|GETHOSTNAME(2)||Linux Programmer's Manual||GETHOSTNAME(2)|
int gethostname(char *name, size_t len); int sethostname(const char *name, size_t len);
_XOPEN_SOURCE >= 500 || _POSIX_C_SOURCE >= 200112L || /* Glibc 2.19 and earlier */ _BSD_SOURCE
Since glibc 2.21: _DEFAULT_SOURCE In glibc 2.19 and 2.20: _DEFAULT_SOURCE || (_XOPEN_SOURCE && _XOPEN_SOURCE < 500) Up to and including glibc 2.19: _BSD_SOURCE || (_XOPEN_SOURCE && _XOPEN_SOURCE < 500)
sethostname() sets the hostname to the value given in the character array name. The len argument specifies the number of bytes in name. (Thus, name does not require a terminating null byte.)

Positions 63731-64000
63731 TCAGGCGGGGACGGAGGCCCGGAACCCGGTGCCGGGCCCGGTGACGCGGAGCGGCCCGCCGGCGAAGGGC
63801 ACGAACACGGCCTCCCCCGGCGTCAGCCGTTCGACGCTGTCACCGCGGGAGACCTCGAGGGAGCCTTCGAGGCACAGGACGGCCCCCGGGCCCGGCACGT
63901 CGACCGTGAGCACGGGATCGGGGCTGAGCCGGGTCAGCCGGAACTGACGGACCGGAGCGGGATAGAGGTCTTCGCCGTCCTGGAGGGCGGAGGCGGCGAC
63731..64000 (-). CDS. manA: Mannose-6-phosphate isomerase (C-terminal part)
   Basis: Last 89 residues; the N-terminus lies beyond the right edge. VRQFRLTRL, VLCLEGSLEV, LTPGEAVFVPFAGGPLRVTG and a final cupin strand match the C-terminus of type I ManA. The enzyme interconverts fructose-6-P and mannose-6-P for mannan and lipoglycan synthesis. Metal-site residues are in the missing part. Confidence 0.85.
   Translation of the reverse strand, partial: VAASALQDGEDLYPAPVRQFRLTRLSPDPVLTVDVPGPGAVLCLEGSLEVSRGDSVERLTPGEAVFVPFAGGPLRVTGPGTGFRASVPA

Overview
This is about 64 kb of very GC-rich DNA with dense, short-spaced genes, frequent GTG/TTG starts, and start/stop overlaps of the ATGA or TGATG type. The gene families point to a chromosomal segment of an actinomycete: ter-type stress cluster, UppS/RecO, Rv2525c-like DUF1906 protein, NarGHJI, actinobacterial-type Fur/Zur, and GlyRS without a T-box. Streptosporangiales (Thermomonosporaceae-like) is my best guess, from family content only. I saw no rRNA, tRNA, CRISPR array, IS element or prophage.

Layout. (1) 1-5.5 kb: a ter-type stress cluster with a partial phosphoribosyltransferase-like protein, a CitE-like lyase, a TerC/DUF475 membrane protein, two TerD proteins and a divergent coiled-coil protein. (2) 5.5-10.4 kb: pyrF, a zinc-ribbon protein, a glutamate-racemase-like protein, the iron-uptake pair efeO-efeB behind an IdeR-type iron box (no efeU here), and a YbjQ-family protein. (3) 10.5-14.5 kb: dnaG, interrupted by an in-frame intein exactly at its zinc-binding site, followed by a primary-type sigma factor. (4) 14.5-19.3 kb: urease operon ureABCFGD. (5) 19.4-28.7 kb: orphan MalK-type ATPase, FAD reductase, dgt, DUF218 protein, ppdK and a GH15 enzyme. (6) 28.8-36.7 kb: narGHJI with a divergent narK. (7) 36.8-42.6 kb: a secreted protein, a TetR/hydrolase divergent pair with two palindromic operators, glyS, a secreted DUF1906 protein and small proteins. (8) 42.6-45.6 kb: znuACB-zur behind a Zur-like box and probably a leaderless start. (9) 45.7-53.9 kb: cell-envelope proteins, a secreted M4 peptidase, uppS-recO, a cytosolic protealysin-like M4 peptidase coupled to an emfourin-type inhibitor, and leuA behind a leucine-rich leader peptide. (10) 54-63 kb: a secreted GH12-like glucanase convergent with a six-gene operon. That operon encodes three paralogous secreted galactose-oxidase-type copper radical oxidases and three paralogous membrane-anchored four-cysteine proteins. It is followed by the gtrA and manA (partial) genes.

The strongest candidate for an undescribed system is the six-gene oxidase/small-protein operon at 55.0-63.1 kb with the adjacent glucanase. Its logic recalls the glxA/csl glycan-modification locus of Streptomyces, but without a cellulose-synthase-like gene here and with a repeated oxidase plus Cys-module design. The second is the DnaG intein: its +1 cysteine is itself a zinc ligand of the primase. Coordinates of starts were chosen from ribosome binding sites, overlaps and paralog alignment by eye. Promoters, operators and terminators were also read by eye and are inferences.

gethostname() returns the null-terminated hostname in the character array name, which has a length of len bytes. If the null-terminated hostname is too large to fit, then the name is truncated, and no error is returned (but see NOTES below). POSIX.1 says that if such truncation occurs, then it is unspecified whether the returned buffer includes a terminating null byte.
- name is an invalid address.
- len is negative or, for sethostname(), len is larger than the maximum allowed size.
- (glibc gethostname()) len is smaller than the actual size. (Before version 2.1, glibc uses EINVAL for this case.)
- For sethostname(), the caller did not have the CAP_SYS_ADMIN capability in the user namespace associated with its UTS namespace (see namespaces(7)).
Versions of glibc before 2.2 handle the case where the length of the nodename was greater than or equal to len differently: nothing is copied into name and the function returns -1 with errno set to ENAMETOOLONG.